SIDNEY, the county seat of Fremont county, is beautifully situated upon a high plateau of prairie land, near the centre of the county. It was laid out in June, 1852. It has a four-horse line of stage coaches every day going north and south; and the same number passing through east and west, to and from Nebraska City. There are also two arrivals and departures of the United States Express every week.
The town is distant twelve miles from Sidney Landing, which is the nearest shipping point on the Missouri River. There are other good points, from which shipping is also done, to wit, Paney's Landing, opposite Nebraska City and Millville, situated in the northwest part of the county.
The first dwelling erected in Sidney, was in August, 1852, by J. H. Cowles, who, together with A. A. Bradford, T. Lingenfelter, Augustus Borchers, A. L. Holden and J. C. Campbell, were the first settlers. The first child born in the town was a daughter of J. H. Cowles, and was named, in honor of the town, SIDNEY.
The first death which occurred was that of a young man named Lockwood, a shoemaker, who died in 1854, of consumption.
Sidney is a very quiet, peaceable and moral place, containing a population of about 800 inhabitants. It has a court house, which is one of the most beautiful in the State, erected at a cost of $40,000. There are four church organizations: Presbyterian, Methodist, Baptist and Christian. The Baptists and the Christians have each upwards of one hundred members. The Baptists have erected a substantial brick meeting house. The Methodists have one under contract, and the Christians are taking steps towards erecting one. There is an Agricultural Society of the county which meets regularly for exhibiting stock, and other purposes, in Sidney. The Masons have a lodge in the town, called Nishnabotany Lodge, No. 153, numbering about seventy-five members; it meets on Thursday evening, before the full moon. The Independent Order of Odd Fellows have a lodge numbering about twenty-five; it is called Frontier Lodge, and meets every Saturday evening. Sidney Lodge, No. 128, Independent Order of Good Templars, has some eighty members, and meets every Friday evening.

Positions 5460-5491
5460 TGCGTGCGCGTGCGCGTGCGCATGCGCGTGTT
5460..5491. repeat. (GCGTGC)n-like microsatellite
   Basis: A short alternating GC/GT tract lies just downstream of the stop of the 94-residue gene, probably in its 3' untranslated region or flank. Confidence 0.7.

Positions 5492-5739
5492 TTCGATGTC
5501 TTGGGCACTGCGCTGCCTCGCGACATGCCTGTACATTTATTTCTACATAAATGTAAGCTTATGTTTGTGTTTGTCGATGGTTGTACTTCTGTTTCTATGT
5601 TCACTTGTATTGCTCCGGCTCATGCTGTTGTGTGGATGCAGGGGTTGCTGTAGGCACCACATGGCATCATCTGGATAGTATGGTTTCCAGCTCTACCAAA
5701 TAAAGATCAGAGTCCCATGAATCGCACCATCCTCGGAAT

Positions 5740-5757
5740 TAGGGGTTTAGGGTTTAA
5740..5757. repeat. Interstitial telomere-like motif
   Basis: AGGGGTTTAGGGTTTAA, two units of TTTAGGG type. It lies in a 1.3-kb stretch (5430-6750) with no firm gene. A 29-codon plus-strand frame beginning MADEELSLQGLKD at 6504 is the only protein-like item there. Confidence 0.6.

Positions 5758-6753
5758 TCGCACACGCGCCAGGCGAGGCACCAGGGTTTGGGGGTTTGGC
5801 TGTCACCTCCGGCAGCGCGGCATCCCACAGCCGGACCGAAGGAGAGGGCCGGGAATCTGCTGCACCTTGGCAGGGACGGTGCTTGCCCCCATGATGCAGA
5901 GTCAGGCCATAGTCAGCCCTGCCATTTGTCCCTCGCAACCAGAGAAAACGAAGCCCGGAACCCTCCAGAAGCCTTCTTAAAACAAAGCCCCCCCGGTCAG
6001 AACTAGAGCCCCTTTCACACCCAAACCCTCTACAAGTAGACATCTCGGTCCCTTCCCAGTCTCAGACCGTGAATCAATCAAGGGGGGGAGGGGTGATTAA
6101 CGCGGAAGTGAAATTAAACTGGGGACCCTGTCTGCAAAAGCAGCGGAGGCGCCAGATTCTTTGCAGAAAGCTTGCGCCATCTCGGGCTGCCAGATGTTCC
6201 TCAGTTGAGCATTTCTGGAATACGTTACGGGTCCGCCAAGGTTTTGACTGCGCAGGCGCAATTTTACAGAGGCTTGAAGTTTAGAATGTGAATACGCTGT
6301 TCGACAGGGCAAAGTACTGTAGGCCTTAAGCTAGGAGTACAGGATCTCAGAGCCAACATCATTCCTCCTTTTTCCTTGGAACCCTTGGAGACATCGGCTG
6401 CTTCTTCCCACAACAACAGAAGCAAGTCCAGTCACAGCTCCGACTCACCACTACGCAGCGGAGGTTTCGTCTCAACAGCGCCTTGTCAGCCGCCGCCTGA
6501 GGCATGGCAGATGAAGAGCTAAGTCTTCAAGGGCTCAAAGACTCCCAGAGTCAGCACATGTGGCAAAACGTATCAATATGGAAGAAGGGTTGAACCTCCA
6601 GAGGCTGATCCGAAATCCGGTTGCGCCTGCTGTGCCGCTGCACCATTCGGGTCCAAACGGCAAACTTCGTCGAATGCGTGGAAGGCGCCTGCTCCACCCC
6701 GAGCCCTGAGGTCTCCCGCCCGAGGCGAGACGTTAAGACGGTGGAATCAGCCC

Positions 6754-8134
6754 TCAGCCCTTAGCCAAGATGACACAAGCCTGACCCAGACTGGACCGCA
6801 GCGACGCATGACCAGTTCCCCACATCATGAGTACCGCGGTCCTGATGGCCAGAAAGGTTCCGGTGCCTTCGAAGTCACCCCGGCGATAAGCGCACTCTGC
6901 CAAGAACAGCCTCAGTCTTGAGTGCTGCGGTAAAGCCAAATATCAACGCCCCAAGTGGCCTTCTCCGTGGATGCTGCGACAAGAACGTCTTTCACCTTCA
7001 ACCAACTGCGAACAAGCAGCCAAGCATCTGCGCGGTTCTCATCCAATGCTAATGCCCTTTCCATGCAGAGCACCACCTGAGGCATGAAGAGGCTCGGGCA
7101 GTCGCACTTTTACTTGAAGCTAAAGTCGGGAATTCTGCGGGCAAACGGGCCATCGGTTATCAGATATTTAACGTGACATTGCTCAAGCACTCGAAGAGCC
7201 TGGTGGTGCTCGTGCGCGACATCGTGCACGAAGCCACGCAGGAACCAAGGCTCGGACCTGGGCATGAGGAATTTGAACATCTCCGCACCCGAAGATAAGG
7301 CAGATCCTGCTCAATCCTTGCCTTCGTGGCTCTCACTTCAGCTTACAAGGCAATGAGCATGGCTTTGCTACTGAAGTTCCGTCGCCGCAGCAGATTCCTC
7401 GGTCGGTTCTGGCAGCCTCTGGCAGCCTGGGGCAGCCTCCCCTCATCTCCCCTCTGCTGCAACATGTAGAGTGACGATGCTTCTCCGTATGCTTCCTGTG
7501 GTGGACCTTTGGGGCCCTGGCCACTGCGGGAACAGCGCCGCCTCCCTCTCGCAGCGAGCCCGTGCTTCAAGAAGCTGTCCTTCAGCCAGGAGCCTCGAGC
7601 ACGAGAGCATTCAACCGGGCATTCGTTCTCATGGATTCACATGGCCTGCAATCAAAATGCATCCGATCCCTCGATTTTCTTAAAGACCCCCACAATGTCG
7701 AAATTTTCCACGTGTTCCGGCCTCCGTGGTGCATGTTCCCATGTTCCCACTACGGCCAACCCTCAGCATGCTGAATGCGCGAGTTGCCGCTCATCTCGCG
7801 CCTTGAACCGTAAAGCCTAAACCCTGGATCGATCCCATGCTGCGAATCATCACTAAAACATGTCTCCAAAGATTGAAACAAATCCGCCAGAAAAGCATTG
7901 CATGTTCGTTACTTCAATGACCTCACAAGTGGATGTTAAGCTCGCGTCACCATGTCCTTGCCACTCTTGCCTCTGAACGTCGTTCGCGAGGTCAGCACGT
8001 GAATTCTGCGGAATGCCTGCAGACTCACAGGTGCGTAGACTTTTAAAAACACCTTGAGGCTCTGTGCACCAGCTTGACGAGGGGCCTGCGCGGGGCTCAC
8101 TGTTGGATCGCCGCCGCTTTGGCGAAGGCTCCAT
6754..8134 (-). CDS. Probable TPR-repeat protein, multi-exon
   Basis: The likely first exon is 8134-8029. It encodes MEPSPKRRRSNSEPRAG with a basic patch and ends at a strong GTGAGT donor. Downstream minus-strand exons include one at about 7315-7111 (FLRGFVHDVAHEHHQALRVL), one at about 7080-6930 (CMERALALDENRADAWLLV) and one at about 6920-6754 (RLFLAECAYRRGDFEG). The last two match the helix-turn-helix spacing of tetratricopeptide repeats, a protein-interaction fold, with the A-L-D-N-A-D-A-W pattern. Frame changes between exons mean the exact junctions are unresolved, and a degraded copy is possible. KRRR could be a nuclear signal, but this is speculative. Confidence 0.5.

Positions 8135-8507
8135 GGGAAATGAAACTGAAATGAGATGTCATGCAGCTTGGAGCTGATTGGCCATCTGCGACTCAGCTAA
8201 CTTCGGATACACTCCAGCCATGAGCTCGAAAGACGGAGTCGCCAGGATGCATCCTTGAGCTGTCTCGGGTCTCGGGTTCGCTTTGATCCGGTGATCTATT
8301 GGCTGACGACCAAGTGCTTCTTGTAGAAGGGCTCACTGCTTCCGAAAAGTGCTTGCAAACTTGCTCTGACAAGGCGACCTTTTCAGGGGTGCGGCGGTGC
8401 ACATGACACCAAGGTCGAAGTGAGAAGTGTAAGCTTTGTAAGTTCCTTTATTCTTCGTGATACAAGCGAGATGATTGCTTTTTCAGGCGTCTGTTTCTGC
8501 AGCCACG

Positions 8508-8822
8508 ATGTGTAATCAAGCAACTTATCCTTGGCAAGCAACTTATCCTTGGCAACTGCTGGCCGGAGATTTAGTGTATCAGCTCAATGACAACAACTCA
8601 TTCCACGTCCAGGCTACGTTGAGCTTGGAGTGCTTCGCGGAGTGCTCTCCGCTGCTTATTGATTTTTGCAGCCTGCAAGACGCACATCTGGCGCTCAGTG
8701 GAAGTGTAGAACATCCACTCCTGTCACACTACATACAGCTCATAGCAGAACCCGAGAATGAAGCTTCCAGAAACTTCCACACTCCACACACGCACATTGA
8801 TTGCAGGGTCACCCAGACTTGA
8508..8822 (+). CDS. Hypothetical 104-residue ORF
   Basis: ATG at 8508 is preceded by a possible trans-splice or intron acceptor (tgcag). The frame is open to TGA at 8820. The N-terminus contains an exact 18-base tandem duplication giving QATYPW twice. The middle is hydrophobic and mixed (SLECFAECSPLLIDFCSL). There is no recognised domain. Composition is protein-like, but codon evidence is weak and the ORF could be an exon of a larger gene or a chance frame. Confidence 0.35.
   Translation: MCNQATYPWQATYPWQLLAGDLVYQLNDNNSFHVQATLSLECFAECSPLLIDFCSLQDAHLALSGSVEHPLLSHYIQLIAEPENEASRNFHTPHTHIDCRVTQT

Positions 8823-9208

There is a vast amount of produce, such as corn, wheat, flour, bacon, butter, eggs, honey, peltry and dry hides shipped annually from Sidney, down the river, and west for the gold-
mining country.
There is a weekly newspaper published in Sidney, by B. C. Golliday, called the American
. Sidney now has one of the best high schools in Western Iowa, under the management and direction of President Thompson and Professor Bradley.
Taking everything into consideration, health, morals, location, etc., Sidney is one of
the most pleasant places in the State.  (Hair's Iowa State Gazetteer..., 1865)

Total Population 1860
City or Town